• Think Jazz, not Classical Music
    • Prioritize learning
    • Growth/experimenting mindset
    • Let’s talk about Google’s search team
      • 2000 product ideas
      • < 500 delivered
      • 25% success rate is about right
  • Release with confidence
    • Features more often hurt then help
    • Instrument to know this
    • Sprint review should not be first time stakeholders see product
    • PM/UX spend 1 hour in delivery, 7 hours in discovery/day
    • Engineering spends .5 horus in discovery/day

Discovery and delivery aren’t phases.

  • Mostly use prototypes
  • 10-30 iterations/week
  • Apple probably has the most prototypes of the big tech companies

Engineers must want to do discovery.

  • They need to be missionairies, not mercenaries.
  • It’s critical that PMs bring engineering skills along in discovery
  • Typically, 1 PM can work with 10 engineers
  • Invent great thing on your customer’s [and stakeholder’s] behalf – Jeff Bezos
  • Discovery sprints good way to do this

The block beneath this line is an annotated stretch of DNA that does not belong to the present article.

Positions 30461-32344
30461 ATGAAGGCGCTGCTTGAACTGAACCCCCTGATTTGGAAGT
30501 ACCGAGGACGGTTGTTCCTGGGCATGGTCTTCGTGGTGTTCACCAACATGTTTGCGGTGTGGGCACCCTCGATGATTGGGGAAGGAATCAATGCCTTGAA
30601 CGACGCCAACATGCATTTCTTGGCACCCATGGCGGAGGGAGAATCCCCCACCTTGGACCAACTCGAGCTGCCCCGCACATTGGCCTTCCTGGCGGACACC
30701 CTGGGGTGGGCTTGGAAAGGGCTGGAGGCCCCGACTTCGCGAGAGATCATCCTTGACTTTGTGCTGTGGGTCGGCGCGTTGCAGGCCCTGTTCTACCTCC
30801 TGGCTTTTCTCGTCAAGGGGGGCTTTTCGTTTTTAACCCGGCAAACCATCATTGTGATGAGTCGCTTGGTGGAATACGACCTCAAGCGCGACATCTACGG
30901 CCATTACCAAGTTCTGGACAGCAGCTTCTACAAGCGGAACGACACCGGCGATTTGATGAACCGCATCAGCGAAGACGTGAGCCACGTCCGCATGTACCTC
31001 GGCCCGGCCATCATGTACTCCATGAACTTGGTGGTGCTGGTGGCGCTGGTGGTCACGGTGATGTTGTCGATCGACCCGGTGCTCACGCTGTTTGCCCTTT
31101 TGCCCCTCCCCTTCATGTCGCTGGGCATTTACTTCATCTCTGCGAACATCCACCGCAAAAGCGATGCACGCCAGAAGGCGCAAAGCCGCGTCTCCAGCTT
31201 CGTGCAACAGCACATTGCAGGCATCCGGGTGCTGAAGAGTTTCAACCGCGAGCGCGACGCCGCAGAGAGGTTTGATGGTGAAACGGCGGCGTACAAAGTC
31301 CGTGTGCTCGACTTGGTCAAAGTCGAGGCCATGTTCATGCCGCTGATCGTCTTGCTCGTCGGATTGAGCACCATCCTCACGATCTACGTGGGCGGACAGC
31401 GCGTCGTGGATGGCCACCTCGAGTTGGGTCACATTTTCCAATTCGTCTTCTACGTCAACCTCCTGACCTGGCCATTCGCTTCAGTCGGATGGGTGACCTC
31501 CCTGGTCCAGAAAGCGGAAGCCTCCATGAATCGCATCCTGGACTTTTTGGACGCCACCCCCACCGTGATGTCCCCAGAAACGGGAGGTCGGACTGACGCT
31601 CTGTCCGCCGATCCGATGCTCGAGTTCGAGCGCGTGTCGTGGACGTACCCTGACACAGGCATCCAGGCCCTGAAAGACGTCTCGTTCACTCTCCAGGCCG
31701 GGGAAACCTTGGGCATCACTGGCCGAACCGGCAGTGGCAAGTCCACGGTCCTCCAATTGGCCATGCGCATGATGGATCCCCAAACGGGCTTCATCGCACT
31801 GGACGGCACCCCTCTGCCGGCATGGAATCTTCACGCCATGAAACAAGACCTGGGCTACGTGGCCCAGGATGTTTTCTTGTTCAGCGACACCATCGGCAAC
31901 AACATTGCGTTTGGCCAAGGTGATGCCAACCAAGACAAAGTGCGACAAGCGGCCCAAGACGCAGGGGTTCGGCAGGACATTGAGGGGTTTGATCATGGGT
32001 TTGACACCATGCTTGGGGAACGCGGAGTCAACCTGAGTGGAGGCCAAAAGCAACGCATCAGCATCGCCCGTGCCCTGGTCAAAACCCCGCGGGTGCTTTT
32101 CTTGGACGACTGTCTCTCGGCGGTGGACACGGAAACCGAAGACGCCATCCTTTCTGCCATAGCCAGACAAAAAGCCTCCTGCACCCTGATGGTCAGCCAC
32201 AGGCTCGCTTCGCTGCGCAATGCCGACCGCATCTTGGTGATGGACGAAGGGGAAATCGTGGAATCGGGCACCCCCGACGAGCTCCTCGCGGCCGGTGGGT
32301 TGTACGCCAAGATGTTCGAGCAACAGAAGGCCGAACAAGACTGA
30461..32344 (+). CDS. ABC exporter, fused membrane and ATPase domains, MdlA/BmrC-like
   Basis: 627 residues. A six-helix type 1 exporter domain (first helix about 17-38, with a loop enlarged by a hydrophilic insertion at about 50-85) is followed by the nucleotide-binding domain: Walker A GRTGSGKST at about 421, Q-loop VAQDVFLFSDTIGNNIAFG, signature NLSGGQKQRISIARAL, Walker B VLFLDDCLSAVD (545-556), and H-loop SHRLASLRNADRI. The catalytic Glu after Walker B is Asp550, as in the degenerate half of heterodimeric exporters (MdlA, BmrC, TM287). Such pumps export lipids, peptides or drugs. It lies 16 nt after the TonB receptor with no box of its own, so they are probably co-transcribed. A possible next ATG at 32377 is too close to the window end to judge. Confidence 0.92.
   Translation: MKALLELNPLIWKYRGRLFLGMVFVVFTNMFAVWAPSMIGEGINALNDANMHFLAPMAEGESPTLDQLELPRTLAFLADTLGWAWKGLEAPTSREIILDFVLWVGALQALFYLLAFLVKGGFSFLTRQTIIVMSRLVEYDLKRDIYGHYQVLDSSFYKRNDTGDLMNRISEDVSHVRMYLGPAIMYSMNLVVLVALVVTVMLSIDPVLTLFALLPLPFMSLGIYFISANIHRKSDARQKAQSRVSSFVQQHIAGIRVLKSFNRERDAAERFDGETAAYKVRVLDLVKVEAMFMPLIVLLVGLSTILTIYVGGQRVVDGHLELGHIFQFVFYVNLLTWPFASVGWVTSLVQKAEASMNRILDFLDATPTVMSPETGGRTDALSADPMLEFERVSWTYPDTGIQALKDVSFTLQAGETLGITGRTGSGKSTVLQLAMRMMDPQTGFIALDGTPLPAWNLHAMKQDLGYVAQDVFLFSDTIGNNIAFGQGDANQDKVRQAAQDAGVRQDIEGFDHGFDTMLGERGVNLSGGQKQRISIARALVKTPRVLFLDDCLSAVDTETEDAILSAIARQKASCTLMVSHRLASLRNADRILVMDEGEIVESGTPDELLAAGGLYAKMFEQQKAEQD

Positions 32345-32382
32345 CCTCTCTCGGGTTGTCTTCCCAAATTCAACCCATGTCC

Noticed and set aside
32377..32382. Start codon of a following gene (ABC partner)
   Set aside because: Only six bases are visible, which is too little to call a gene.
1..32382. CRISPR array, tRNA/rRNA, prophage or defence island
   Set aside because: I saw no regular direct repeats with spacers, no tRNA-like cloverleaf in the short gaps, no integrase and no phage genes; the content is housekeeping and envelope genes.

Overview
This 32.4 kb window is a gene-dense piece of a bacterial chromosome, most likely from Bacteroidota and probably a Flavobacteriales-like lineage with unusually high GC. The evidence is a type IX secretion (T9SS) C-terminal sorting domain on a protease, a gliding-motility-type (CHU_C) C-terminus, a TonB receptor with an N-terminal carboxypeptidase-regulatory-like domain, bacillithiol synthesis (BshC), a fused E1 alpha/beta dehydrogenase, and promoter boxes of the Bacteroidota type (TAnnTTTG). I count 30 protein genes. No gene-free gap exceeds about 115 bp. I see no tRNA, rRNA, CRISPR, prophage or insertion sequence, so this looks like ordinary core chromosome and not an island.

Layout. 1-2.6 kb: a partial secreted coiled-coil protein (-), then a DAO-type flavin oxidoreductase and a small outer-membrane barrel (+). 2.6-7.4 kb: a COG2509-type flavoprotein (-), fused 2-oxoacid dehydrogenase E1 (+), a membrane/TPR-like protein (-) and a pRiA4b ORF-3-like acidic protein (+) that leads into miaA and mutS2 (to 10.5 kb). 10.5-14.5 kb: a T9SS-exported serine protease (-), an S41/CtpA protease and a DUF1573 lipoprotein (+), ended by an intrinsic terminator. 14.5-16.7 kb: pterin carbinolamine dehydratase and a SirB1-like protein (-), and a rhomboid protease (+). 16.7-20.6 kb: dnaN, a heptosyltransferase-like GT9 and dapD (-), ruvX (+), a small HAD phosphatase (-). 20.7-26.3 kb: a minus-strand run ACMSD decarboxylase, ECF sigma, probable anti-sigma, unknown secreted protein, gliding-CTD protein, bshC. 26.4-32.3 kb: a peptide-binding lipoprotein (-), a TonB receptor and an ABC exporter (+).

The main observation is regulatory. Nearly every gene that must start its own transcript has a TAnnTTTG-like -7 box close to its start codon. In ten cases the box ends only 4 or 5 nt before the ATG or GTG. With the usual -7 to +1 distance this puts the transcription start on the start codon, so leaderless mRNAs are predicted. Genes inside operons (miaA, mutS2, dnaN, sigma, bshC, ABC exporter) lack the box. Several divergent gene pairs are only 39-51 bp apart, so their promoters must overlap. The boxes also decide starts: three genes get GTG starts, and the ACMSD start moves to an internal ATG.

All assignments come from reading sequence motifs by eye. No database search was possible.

• Leads/Architects should participate in discovery

Discovery should be 1-2 weeks ahead; no longer than 1 month.

  • If you’re not 1-2 weeks ahead, you’ll end up “starving the machine”
  • If you’re greater than 1 month, you’ll get “backlog rot”

Follow the industry analysts

  • “Consumerization of the enterprise”
  • Good resource is Ben Thompson –> Stratechery

Netflix innovated getting people to watch other movies (non-new releases)

2 user researchers can work with 5 engineering teams 1 designer can support 2 teams Shoot for 3 horus of research/week PMO stinks!

Product managers should handle impediment removal

Don’t share your roadmap externally! Roadmaps should have quarters and themes, not features It’s more important to have a product strategy, not product roadmap

Apply loves personas; prioritize them OKRs:

  • Biggest mistake with OKRs is that team goals don’t align to company goals
  • These are at the team, not individual, level
  • Empowered teams need them
  • What matters is solving problems
  • Results are up to the teams
  • These shouldn’t tie to performance reviews
  • Coordinated objectives are the key to scaling